Rhodopis is quite graceful and one day her master sees her dancing while doing her work and is impressed by how she seems to almost glide over the ground. He has a pair of beautifully ornamented slippers made which he gives to her. Soon after, when word comes that the pharaoh Amasis is holding a grand festival, Rhodopis is excited to attend and imagines herself dancing in her lovely shoes. The other servant girls have never liked her, however, and are now even more jealous that she has been shown such favor by the master. They give her even more work to do and tell her that she cannot attend the festival until all is completed. Rhodopis is hard at work when she sees the master's barge sail away for the festivities with the other girls on board.
She sings a sad song which upsets a nearby hippopotamus who splashes into the Nile and wets her slippers. Rhodopis sets these on a nearby rock to dry when a great eagle (sometimes given as a hawk or falcon) swoops down and takes one up in his claws. The girl is distraught over the loss but puts the slipper she has left in her dress for safekeeping and returns to her work.
At the festival, Amasis is sitting on his throne, bored and despondent over his lack of a wife, when the bird drops the slipper in his lap. He recognizes this is a sign from the god Horus and whichever maiden's foot fits the slipper will become his queen. He has every single woman at the festival try on the slipper but none fit.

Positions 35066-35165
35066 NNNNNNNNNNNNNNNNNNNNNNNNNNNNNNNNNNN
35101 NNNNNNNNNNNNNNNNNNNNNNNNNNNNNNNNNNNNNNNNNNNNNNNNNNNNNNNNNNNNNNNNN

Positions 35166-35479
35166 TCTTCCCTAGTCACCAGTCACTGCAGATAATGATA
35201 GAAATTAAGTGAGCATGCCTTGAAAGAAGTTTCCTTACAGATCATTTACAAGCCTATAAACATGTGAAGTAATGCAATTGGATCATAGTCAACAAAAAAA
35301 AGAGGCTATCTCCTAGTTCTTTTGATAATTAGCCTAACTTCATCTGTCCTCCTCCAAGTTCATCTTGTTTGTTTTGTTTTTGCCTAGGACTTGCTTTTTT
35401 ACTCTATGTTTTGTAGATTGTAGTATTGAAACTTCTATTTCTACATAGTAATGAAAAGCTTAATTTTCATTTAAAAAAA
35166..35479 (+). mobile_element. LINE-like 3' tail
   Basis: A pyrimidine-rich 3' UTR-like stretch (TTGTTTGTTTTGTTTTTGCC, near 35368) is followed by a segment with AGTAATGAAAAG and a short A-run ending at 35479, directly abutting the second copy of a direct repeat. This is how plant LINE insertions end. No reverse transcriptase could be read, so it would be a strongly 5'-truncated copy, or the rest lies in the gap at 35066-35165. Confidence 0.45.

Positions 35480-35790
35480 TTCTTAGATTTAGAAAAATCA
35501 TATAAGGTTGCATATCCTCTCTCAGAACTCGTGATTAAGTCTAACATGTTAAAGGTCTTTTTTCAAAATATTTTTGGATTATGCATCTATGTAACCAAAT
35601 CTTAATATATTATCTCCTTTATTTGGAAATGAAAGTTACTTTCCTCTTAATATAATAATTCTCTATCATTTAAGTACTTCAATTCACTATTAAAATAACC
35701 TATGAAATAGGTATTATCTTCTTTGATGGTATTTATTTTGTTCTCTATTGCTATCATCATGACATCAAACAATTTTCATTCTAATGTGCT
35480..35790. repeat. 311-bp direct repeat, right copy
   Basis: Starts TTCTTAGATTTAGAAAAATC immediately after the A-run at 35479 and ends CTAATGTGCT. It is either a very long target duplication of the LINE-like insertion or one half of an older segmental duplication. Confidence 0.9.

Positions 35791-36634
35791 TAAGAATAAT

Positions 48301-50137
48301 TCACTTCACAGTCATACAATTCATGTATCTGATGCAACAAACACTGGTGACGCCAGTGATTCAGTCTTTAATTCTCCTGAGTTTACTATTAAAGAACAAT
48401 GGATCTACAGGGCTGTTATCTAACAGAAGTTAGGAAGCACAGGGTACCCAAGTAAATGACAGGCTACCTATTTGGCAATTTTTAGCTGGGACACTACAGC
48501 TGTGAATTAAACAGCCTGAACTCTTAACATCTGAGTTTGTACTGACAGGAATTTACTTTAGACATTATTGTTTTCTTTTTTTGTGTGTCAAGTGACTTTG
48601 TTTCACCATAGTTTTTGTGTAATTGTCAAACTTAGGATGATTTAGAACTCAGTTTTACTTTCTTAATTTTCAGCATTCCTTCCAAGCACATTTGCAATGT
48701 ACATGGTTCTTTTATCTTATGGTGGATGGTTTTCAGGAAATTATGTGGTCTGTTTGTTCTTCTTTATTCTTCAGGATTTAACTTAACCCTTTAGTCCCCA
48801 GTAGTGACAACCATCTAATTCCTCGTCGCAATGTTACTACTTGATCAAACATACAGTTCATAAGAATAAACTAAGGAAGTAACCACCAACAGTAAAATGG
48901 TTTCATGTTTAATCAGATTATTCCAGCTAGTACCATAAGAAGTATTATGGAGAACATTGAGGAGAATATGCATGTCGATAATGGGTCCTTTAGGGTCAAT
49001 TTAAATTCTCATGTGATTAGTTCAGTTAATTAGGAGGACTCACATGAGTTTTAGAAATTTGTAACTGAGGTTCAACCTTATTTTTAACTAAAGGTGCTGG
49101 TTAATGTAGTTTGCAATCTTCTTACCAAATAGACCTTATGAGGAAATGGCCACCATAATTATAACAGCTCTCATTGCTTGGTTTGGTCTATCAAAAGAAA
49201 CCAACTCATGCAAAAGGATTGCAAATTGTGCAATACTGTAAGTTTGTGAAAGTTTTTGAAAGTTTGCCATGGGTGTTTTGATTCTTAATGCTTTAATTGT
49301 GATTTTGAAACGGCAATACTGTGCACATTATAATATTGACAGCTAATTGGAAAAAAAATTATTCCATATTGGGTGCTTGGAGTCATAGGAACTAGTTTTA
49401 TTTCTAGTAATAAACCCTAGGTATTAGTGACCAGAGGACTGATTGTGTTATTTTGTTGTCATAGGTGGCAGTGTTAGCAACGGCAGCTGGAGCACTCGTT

Amasis, like the prince in the Cinderella tale, then goes throughout his kingdom searching for the girl whose foot will fit the slipper. He finally finds Rhodopis who not only fits the slipper but draws its mate out of her dress. The story ends with Rhodopis, soon to be queen, happily being praised by the king as the servant girls who were so cruel to her must return to their work.
This version takes Miller's account and adds the details of the plot one finds in the Cinderella story as it is best known: a poor girl unjustly treated is saved by magic and elevated to queen while those who abused her suffer. This is clearly a story developed from the Cinderella tale of Perrault and the "ancient Egyptian Cinderella" of Miller, not from Strabo's account. In claiming that their source for the story is Strabo, writers must convincingly deal with four main objections:
- Strabo's account, as noted, does not contain most of the elements these writers include.
- There is no known Egyptian version of the story and no precedent for this kind of story in Egyptian literature. Goddesses are frequently featured as main characters in legends and tales, not women.